"Frozen cache" method to thwart cold boot attacks
ACME Security has described a way to neutralise cold boot attacks. Such attacks exploit the fact that data in the DRAM are not immediately lost when power is removed, but remain there for a period that may last from a few seconds to a minute, or even longer if cooling is in use. This makes it possible for a hacker to discover decryption keys, such as those used in Vista's Bitlocker, dm-crypt in Linux, Apple's FileVault, or the open-source TrueCrypt.
The suggested remedy to ward off such cold boot attacks is to move the key into the CPU cache and then prevent further changes to the cache being copied into backing RAM. To do this, the cache has to be switched into a special mode, which is why it's called the "frozen cache" method. A cache-as-RAM method is not in fact new, for LinuxBIOS/CoreBoot already use it in order to have memory space while the memory controller is being initialised. Whatever the case, the method is supposed to prevent the key being successfully extracted from RAM, while the CPU cache itself is made inaccessible.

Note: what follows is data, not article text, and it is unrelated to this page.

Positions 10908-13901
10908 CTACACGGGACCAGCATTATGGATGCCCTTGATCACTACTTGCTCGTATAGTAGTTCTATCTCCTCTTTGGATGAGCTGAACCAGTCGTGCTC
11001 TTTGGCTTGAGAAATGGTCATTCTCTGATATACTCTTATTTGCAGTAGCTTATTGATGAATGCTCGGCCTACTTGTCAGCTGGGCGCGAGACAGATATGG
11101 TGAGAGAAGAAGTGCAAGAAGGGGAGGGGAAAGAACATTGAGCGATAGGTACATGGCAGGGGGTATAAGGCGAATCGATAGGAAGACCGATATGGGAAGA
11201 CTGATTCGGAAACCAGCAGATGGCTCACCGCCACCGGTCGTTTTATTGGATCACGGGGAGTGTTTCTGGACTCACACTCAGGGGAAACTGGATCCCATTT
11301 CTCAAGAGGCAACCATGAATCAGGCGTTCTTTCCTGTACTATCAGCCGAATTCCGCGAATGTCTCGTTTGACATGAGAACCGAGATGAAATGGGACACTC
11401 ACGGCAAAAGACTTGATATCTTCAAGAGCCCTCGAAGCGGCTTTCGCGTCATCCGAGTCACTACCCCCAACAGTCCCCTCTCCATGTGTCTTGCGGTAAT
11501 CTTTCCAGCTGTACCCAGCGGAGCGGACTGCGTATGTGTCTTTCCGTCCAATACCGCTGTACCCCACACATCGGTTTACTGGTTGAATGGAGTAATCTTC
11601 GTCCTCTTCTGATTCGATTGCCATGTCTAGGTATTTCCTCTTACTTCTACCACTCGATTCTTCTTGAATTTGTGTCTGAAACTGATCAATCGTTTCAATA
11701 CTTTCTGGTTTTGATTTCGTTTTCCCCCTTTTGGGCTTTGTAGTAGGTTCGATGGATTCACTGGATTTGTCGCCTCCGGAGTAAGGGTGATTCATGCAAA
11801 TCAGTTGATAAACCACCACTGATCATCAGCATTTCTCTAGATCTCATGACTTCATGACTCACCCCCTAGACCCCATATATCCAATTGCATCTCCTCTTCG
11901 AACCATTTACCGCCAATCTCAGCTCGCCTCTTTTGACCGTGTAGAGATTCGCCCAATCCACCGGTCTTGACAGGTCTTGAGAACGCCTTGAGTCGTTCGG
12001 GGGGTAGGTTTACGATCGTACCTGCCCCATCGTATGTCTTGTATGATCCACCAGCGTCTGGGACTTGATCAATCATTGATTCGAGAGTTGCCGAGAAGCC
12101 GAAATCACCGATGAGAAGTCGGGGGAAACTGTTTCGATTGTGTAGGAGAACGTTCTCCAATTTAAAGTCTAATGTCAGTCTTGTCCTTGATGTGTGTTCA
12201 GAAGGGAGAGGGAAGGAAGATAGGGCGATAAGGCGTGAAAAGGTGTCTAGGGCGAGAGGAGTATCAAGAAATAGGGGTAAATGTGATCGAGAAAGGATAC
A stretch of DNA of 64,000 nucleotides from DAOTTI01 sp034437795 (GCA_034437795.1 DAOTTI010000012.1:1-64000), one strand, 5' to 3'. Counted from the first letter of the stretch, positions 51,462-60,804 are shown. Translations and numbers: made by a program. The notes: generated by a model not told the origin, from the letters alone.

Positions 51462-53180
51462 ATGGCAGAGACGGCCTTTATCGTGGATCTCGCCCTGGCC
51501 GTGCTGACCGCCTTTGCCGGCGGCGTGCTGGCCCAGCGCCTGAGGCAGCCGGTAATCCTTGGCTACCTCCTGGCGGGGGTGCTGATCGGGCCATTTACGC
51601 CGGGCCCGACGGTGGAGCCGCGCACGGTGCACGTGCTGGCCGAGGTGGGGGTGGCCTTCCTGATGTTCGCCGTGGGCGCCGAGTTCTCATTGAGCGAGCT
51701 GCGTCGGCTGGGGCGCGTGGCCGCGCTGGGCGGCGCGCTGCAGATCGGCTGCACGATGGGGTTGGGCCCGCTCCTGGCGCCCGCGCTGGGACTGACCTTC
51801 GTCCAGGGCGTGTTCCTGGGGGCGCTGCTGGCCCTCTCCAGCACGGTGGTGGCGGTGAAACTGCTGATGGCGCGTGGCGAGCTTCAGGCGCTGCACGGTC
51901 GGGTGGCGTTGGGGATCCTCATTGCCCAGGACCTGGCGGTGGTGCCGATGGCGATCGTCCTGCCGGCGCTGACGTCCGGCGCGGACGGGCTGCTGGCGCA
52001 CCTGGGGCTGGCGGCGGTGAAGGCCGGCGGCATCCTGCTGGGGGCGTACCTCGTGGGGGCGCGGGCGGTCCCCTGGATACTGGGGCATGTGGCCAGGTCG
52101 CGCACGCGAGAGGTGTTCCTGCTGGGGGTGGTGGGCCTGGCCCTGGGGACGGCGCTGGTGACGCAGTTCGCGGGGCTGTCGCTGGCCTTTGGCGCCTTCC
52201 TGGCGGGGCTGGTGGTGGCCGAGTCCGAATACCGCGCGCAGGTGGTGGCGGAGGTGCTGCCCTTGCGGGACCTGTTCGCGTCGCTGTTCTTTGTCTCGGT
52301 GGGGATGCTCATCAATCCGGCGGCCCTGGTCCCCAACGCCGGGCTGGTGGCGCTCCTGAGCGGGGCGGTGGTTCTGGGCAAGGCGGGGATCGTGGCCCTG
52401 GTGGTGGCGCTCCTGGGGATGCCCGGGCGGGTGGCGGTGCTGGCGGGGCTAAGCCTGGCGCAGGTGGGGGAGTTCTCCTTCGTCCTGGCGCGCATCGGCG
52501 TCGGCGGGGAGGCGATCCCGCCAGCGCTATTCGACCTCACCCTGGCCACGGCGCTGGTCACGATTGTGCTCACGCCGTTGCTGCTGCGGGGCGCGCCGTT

Various items besides the key, however, have to be shifted into the cache in order to ensure that hackers aren't given any clues for reconstructing the key: a round key or key schedule, the initialization vector (IV) (and, in the case of dm-crypt under Linux, the Encrypted Salt-Sector Initialization Vector (ESSIV)), plus various buffers. ACME Security concedes that their method does have a disadvantage, in that freezing the cache impairs system performance. A software routine to implement the necessary steps is suggested in the "Frozen Cache" blog.
- Princeton researchers crack encryption with liquid nitrogen, report by heise Security